If-only Ternary Operation

I have a suggestion for ternary operations for ease of use and cleaner code. The main premise is as follows:

There are plenty of situations where people implement a conditional statement without including an else clause such as :

var x = "World";
var y = "";
if(typeof x === "string")
{
y = Hello ${x});
}

This is prevalent in much coding, and sometimes people choose to use ternary operators to go through that process but end up either not being able to do so, or end up having longer than necessary resolutions to their code.

What I SHOULD be able to do INSTEAD of needing the bracketing is this:

var x = "World";
var y = typeof x === "string" ? Hello ${x};

with it yet being decided as to whether or not the return should be the default value of what was the original assignment, null, or both depending on whether or not there was an original assignment. As you can see above, the assignment is much cleaner and in one line versus multiple, and despite the fact that you could have a return of null, the simplicity of simply having it AS a default isn't the worst option to help clean things up and then only offer an alternative solution as needed/defined.

1 Like

Hi,
there's a part in your original code that you forgot to include in the version with the conditional operator:

That's the else value, and to make your code both correct and syntactically valid you'd write

var x = "World";
var y = typeof x === "string" ? `Hello ${x}` : "";

The ": """ is not "longer than necessary", it is absolutely required for the code to work. Omitting it would not work, even if that was valid syntax (as you suggest) the variable y would end up as null or undefined, but not as the empty string as desired.

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foo = foo ? foo : bar;
foo := bar;
foo = bar ? bar : foo;
foo ?= bar;

wherein the condition could be specified more explicitly, e.g. as (x != null) or something more useful.

@Crissov that looks like a different use case? And I think it is already covered by the nullish coalescing operator proposal:

foo = foo ?? bar;

Only thing that's missing in there is a shorthand assignment operator

foo ??= bar;
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The ??= operator is part of the Logical Assignment operators proposal, which reached state 3 this week.

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I'm not necessarily arguing for a null coalescer because I'm not wanting to merely check as to whether a value is null when it comes to assignment. It'll be nice to have and C# has had this for a while now with "??". I am wanting to base it off of true and false conditional statements with the else clause (which after ":" essentially is) not being necessary and simply defaulting to null or some other value. I prefer the null value since as a default check it would allow for better cohesion and less need to check for other values.

Many responses deal with assignment, when this should be about evaluation.

// these two should function identically
console.log(bool ? 'string' : null);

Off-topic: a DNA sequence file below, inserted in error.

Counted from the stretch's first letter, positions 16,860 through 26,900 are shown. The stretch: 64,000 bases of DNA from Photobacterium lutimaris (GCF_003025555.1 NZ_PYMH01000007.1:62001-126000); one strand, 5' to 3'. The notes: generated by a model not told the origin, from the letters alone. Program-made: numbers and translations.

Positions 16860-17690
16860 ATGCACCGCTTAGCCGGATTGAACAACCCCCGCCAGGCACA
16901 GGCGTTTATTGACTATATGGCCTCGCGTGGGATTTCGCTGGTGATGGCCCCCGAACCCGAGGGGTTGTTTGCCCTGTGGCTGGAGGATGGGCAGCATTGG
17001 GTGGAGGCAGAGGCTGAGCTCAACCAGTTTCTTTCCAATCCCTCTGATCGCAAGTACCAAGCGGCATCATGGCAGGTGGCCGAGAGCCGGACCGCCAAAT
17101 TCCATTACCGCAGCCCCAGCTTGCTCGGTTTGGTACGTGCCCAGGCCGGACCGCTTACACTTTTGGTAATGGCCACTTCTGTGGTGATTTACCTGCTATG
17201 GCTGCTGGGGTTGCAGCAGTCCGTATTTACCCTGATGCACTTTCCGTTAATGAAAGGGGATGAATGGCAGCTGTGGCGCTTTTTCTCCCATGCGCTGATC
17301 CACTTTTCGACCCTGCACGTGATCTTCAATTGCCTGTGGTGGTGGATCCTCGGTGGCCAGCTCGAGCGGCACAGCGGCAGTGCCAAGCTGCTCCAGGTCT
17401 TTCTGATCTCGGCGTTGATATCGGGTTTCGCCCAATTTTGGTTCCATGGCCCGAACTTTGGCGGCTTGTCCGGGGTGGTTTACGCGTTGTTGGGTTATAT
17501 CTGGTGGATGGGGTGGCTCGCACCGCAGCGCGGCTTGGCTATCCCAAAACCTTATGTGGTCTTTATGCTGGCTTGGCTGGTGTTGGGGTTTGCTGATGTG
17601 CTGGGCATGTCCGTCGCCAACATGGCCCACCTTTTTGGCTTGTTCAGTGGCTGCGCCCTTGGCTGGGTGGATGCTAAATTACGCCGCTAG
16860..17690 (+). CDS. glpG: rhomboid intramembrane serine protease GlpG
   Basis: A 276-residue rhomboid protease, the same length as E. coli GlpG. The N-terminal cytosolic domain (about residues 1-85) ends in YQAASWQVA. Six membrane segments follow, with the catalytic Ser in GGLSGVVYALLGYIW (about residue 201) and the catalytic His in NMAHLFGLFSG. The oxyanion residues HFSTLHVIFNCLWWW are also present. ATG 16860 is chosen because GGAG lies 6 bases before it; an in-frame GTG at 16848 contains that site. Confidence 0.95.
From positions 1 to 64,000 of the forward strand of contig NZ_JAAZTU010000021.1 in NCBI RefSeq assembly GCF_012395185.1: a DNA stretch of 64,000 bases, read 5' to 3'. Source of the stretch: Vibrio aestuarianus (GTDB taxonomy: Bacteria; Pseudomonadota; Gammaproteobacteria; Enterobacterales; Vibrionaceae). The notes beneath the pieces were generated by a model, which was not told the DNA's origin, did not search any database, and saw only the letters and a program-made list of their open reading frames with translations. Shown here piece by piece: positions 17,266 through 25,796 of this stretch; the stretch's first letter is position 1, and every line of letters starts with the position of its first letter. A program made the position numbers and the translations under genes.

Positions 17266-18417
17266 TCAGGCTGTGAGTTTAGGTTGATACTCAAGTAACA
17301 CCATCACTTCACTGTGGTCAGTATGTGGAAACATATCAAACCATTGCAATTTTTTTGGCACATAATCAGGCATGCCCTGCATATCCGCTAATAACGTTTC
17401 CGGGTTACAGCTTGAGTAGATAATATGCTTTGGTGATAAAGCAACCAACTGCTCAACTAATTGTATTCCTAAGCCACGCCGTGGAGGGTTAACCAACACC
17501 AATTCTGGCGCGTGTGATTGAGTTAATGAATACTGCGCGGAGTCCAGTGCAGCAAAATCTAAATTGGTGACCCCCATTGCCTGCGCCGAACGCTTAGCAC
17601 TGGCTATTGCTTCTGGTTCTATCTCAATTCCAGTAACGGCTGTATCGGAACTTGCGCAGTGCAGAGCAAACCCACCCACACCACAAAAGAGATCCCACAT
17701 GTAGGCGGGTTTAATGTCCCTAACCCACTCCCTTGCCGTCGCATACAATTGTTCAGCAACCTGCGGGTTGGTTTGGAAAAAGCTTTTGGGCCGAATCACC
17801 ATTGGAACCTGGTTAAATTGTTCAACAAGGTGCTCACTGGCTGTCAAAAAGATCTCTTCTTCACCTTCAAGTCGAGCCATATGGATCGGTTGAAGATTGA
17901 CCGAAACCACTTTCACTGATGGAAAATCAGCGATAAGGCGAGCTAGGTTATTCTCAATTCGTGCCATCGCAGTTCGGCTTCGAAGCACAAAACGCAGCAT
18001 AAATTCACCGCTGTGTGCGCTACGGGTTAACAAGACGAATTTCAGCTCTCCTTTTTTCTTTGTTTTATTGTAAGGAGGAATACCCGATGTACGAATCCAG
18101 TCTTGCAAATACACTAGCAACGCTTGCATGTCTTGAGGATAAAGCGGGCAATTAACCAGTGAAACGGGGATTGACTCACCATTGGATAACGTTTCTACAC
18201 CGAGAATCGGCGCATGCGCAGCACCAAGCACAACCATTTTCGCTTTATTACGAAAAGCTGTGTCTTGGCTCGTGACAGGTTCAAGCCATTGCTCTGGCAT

console.log(bool ? 'string');

Similar to how try {} catch (err) {} does not require (err).
Similar to how if {} else {} does not require else {}.
The "else" in a ternary should be optional and default to null.
x ? y : z should not require : z

Having the else in a ternary default to null means Template syntax in modern frameworks can be cleaner. For example in Vue:

<div>
  {{ card.isExceptionTask ? 'Exception' : '' }}
  {{ card.isBoxTask ? 'Box' : '' }}
  {{ card.taskType }}
  {{ card.isCableOnly ? '(cable only)' : '' }}
</div>

Could be written cleaner as:

<div>
  {{ card.isExceptionTask ? 'Exception' }}
  {{ card.isBoxTask ? 'Box' }}
  {{ card.taskType }}
  {{ card.isCableOnly ? '(cable only)' }}
</div>

Currently there is no shorter way of returning a value based on a boolean. This feature would improve the language's ability to express these situations cleanly.

  • null?.prop returns undefined
  • eval("if (false) 'result'") returns undefined

So for consistency it should probably default to undefined instead of null.

Shame that Vue didn't copy React, where booleans are void elements. So can do this:

<div>
  { condition && `Text` }
</div>
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Agree on consistency. Else condition should definitely be resolved as undefined here.

I'm fine with undefined or null as the default. So long as there is a logical default for the else.

// These two should function identically
console.log(bool ? 'string' : undefined);
console.log(bool ? 'string');

One of the things I like about Vue is that it doesn't deviate from HTML/CSS/JS functionality with weird caveats/gotchas like that or className instead of class. This shouldn't be handled at a framework level, this feature applies for all forms of usage of the language and in any application (UI, library, app, server, robotics, desktop, mobile, etc).

You can get the desired result in an another way!

let x = "myself", y
(typeof x === "string") && (y = `Hello ${x}`)
console.log(y)

No need to mess up the ternary.

Not as succinct but another alternative are do-expressions if they make it through the stages.

let v = do { if (condition) 'result' }
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@jithujoshyjy bool && 'string' will return 'string' or false. We are looking for a way to return 'string' or undefined. Currently the shortest way is ugly.

bool ? 'string' : void 0

when it could be cleaner as

bool ? 'string'